Year-End Charity: Giving Stock Instead of Cash

I spoke with a client over the weekend about a not-so-unusual charitable gift he wanted to make—that of a gift of shares of stock. In this client’s case, the client inherited about $50,000 worth of shares in a mutual fund several years ago. The client has held these shares for several years and has experienced a significant appreciation in the shares over time. However, in the most recent years, the fund’s performance has been mediocre, and the client is interested in reallocating his investments.

The client’s primary concern with owning the shares in the fund is the fund’s annual generation of capital gains taxes, which the client must pay for despite not receiving cash distributions from the fund to pay these taxes. The client is also concerned about triggering a large, personal capital gain event if he sells the shares outright. The client would prefer to generate a tax deduction or credit to offset other gains he experienced this year. In short, the investment is costly from a cash flow perspective, and selling it does not create an optimal tax scenario for the client.

The client and I discussed a unique solution to his specific investment—that of contributing the shares to a charity of his choice. This solution offloads the non-performing shares from the client’s balance sheet, while also preventing the client from realizing a large capital gain event. The charitable contribution also provides the client with a meaningful deduction to reduce his tax liability elsewhere.

It is important to note that several factors need to be considered when making a contribution of appreciated property to a charity. First, how long you’ve held the property determines whether it will be treated as long-term or short-term capital gain property. Second, which type of organization receives the gift could affect the amount of your deduction. Third, you need to consider whether to elect to reduce the deductible amount of long-term capital gain property in order to increase the total amount of your tax deduction. Fourth, you need to consider how to substantiate the value of your contributed property.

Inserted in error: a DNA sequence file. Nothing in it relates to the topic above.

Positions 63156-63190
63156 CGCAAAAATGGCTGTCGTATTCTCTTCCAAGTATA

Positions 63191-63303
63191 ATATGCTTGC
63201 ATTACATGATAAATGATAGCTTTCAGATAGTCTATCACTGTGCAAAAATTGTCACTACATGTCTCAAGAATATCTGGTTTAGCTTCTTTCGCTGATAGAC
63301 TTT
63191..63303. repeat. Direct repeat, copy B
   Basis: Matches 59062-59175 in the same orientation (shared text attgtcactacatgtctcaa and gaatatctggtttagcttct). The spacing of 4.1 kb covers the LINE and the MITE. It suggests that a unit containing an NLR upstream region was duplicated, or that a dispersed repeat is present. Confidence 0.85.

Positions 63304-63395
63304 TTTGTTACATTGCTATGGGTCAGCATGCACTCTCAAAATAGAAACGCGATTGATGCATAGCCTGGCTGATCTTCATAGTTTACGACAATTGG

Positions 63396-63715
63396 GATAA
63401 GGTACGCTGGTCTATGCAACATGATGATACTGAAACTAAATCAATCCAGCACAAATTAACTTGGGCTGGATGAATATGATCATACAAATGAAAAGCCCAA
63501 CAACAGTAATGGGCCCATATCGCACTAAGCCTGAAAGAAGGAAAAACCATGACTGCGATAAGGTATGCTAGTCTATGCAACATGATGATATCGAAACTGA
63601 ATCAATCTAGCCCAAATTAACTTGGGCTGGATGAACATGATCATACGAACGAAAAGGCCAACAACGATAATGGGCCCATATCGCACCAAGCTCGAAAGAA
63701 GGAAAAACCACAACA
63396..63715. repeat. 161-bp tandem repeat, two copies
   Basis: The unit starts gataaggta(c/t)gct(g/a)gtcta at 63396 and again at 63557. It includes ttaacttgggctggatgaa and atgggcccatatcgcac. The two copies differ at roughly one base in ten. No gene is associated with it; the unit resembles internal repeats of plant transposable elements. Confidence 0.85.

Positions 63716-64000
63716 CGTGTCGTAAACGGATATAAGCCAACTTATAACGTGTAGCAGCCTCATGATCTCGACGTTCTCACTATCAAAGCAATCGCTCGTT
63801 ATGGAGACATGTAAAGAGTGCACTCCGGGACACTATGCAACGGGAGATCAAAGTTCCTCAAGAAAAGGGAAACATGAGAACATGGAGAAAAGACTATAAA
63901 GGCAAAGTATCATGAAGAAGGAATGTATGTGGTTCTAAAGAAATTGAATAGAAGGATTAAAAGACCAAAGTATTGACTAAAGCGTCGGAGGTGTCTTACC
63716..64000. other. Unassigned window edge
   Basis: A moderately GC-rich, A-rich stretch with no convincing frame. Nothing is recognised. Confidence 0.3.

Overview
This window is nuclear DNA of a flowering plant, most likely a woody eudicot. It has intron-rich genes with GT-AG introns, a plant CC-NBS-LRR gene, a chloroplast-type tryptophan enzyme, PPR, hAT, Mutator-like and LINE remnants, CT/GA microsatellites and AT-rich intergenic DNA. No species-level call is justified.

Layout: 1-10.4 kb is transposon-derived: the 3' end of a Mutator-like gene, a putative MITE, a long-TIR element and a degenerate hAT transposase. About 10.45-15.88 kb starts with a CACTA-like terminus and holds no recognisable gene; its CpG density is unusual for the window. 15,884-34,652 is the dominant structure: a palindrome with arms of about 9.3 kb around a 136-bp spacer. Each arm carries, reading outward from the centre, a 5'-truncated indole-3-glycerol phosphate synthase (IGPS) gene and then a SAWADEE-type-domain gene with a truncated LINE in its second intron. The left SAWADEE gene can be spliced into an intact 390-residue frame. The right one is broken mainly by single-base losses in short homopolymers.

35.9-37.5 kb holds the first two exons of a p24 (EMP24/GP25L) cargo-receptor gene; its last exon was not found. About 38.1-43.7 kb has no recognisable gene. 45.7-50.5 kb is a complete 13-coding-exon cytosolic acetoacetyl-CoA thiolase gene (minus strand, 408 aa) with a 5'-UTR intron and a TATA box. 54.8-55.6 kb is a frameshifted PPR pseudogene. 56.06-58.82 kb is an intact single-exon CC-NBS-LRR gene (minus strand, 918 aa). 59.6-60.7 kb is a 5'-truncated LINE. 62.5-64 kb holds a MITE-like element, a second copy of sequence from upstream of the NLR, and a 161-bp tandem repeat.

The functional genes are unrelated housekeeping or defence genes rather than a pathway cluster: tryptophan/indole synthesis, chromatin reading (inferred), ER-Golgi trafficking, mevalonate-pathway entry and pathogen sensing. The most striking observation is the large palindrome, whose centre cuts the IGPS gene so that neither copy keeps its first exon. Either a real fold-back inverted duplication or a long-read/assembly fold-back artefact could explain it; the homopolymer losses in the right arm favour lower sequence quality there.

My client was able to turn a financial liability into a tax asset by thinking creatively about his overall tax and financial picture. He regularly makes charitable donations, but this is his first time considering a gift of property other than cash. You too might want to consider whether giving an underperforming investment to charity might be a financial benefit to you. It is important to speak with your tax and financial advisors prior to making such a decision. We here at the Shmuel Law Group are on call ready to assist you in making these and similar decisions.

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